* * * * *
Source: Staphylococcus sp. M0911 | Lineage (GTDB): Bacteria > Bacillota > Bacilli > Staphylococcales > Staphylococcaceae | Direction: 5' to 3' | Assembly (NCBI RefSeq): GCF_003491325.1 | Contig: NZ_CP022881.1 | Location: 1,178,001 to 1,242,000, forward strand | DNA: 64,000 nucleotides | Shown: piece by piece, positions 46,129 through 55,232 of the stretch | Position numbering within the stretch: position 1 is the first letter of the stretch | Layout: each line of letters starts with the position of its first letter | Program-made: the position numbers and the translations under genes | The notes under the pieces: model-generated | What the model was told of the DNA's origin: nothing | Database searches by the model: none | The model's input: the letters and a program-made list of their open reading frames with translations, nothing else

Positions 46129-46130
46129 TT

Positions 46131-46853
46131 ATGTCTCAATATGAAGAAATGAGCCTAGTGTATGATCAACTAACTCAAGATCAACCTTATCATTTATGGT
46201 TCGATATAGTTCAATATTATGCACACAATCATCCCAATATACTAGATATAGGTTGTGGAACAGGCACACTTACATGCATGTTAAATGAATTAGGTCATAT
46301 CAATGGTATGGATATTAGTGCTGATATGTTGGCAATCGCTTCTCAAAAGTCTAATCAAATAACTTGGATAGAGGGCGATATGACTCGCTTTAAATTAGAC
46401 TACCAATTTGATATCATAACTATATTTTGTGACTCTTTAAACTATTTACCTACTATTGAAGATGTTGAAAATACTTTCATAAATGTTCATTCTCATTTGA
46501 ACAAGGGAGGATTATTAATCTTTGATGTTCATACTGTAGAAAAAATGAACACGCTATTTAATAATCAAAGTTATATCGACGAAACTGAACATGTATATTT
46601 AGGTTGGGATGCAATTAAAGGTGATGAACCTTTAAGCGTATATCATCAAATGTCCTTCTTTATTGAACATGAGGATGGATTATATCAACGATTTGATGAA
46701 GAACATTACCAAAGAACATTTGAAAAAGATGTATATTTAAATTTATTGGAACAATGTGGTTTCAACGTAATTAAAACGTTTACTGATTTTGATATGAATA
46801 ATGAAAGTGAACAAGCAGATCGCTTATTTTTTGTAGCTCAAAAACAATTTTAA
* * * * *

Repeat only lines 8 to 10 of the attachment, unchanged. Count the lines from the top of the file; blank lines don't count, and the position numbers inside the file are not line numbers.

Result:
46401 TACCAATTTGATATCATAACTATATTTTGTGACTCTTTAAACTATTTACCTACTATTGAAGATGTTGAAAATACTTTCATAAATGTTCATTCTCATTTGA
46501 ACAAGGGAGGATTATTAATCTTTGATGTTCATACTGTAGAAAAAATGAACACGCTATTTAATAATCAAAGTTATATCGACGAAACTGAACATGTATATTT
46601 AGGTTGGGATGCAATTAAAGGTGATGAACCTTTAAGCGTATATCATCAAATGTCCTTCTTTATTGAACATGAGGATGGATTATATCAACGATTTGATGAA